My husband, David and me are having some time off paid work this week. So, this morning after I had run the dogs out and we had all had breakfast we found us having an Executive Meeting (Mum And Dad sat having a cup of coffee together) to pre-plan (If you can actually do that) for the day. First thing on the agenda to discuss was the transitional functionality of our lawn mower. The lawn mower had broken the other day and David has now got the part to repair it today. He told me he would re-mobilize the lawn mower this morning, optimizing its output by incentivizing the children 110% in getting the lawns mowed before lunch.
Whilst David was synergizing the children I would leverage my talents getting the vacuum cleaner out and bring to the table my food technology skills. Then after lunch we would paradigm shift are attention to our children, move forward and tee off with an holistic approach to enabling them to operationalize their tents.
In other words my husband will be mowing the lawns and I will be doing the house work this morning whilst the children drive us crazey, without any exit strategy. Lol
Photos are from the meeting this morning attended also by Primrose's three pups and their Auntie Jessica. The holes in the knee area of David's trousers are not a fashion statement, but are from wear and tear.
Blottie and Bumble's brother, Bertie who is staying with us at the moment whilst his family are on holiday, because they have an elderly dog sleeps in a crate at night. So not to get him out of his bedtime routine, we put up a crate for him next to the Primrose's pups and he has his own bed and blanket in it. At night he is shut in and is a very good boy. We don't hear a sound from him and in the daytime we leave the crate gate open and when he wants a nap, he will choose to sleep in the crate, but sometimes he has been having company.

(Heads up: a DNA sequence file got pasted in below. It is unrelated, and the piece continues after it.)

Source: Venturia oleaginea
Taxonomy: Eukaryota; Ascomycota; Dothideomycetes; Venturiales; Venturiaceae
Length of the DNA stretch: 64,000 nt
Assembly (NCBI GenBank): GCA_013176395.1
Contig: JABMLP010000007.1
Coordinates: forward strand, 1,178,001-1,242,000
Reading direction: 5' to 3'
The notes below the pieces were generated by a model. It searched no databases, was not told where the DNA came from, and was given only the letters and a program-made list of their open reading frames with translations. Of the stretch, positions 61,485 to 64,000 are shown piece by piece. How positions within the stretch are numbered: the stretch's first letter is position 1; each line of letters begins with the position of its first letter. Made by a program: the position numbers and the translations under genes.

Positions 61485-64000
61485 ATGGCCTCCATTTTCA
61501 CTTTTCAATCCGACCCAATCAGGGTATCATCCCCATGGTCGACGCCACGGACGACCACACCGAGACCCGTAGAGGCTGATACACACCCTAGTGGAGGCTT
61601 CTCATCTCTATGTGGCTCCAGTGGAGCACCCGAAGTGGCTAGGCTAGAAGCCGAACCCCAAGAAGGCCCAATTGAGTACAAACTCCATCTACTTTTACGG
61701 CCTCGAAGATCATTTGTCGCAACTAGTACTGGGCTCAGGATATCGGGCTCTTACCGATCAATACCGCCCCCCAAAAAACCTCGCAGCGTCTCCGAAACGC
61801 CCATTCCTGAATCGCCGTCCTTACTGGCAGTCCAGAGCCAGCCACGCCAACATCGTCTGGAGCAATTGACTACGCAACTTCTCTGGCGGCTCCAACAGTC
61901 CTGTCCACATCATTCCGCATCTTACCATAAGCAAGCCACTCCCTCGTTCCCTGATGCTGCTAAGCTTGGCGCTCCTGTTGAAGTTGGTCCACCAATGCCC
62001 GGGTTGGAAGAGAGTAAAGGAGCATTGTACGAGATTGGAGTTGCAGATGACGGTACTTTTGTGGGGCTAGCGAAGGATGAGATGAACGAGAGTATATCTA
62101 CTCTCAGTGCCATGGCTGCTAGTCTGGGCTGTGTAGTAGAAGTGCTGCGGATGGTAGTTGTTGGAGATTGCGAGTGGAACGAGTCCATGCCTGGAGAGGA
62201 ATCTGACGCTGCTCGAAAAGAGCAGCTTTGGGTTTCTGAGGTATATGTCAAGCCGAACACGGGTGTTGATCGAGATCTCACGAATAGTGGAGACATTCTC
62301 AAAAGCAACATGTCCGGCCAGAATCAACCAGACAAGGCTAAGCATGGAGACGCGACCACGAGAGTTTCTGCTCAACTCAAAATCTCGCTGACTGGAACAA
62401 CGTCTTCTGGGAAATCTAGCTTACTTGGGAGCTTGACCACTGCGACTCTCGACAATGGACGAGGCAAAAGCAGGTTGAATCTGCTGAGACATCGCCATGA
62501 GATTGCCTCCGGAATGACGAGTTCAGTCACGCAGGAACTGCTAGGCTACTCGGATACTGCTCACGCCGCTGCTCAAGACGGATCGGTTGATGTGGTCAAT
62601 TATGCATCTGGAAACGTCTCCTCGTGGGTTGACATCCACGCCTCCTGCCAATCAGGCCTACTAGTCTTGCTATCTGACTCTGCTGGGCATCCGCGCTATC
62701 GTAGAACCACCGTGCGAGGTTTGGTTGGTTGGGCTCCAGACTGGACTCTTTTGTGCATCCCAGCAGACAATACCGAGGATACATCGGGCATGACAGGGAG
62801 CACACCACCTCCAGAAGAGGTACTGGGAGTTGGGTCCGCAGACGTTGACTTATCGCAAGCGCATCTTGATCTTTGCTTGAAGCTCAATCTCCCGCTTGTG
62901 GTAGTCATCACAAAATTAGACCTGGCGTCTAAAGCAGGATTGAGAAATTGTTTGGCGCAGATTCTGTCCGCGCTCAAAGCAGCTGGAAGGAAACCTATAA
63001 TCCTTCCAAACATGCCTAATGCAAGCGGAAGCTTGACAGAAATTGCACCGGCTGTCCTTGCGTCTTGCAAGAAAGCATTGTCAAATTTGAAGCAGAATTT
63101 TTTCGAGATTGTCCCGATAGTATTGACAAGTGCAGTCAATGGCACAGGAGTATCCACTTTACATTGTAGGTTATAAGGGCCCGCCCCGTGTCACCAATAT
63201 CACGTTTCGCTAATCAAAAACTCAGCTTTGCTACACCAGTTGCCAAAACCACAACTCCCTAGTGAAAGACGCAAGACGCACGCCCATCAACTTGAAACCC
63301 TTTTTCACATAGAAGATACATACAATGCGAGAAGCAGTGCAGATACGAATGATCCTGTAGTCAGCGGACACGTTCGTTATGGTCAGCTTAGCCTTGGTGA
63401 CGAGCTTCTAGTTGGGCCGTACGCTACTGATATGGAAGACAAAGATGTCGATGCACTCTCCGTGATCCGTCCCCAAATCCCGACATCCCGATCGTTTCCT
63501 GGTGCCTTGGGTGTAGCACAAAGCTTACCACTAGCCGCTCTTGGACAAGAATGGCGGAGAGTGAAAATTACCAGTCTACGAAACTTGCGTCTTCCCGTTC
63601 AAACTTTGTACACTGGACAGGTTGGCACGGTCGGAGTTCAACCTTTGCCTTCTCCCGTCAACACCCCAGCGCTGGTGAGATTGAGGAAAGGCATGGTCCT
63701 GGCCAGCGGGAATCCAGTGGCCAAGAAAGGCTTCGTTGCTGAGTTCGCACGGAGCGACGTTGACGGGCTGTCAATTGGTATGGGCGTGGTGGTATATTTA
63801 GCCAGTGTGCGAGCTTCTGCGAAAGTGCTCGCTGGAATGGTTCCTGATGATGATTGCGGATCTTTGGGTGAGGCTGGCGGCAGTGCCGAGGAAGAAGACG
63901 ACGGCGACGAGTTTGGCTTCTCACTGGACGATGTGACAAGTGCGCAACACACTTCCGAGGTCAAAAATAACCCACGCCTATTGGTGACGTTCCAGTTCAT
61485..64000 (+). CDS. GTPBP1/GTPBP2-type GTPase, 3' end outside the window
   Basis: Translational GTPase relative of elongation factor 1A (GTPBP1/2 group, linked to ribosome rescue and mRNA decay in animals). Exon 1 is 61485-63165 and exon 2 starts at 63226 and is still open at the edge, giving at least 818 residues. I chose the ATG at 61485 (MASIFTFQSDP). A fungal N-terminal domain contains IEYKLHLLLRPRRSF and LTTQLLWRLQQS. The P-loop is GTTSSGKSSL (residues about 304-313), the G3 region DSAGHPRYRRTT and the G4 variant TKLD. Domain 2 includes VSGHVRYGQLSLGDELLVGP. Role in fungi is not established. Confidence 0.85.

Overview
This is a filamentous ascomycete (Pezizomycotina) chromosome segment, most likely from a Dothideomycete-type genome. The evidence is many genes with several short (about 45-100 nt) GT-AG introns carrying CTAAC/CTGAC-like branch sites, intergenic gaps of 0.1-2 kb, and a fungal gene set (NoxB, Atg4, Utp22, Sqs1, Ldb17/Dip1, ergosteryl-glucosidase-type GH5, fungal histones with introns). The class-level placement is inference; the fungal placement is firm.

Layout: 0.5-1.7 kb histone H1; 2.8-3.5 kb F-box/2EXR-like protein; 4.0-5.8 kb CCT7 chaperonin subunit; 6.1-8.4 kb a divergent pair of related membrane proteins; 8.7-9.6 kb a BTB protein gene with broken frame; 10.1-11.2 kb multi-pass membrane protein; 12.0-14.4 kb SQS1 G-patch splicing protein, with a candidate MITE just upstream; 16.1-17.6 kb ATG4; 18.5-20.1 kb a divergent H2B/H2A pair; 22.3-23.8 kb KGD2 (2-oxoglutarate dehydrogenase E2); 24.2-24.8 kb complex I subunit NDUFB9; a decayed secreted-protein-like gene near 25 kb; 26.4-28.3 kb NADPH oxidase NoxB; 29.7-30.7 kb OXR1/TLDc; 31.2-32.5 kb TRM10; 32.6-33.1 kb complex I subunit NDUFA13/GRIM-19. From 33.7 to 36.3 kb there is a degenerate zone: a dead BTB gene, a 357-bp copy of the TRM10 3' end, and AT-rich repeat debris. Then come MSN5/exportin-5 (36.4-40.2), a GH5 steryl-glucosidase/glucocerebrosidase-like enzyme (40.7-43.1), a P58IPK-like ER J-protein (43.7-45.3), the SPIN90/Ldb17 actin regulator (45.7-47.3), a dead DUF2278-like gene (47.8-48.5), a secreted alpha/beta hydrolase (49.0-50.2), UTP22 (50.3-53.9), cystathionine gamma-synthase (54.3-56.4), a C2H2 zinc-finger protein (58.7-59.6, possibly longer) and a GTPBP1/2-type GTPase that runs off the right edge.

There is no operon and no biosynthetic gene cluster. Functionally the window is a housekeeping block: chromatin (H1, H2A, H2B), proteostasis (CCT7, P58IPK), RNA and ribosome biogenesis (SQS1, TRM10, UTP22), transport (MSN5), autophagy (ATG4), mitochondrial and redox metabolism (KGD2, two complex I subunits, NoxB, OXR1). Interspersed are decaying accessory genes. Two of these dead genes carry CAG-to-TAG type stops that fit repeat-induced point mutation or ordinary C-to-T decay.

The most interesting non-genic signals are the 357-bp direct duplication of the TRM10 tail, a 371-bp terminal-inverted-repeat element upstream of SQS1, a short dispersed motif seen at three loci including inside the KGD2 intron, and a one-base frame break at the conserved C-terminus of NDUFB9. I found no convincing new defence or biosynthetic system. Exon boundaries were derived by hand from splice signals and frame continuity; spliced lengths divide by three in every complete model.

It has been a bit miserable here in the UK over the last few days, with a lot of rain. It is my husbands fault as he announced on Friday he was taking this week off, then down came the rain. Yep, we don't plan much ahead and I milked through the weekend and as the family I milk for were away, I also had the job of putting their two horses in and out for them. This morning I was milking and then asked if I could not milk for them Friday and Saturday, due to husband deciding to take week off, only telling me Friday evening. Luckily they have nothing on, so husband and I after this evening have until next Monday before we do any paid work. David rarely takes a whole week off . We were hoping to finish painting the outside of our home, but it has yet to be dry for long enough to start up painting.
Yesterday with the children getting a bit of cabin fever from the weather, we threw caution to the wind and headed out with the six children to Instow beach in the afternoon bringing along Millie and her two Granddaughters Blottie and Bumble. This would be Blottie and Bumble's first trip to a beach.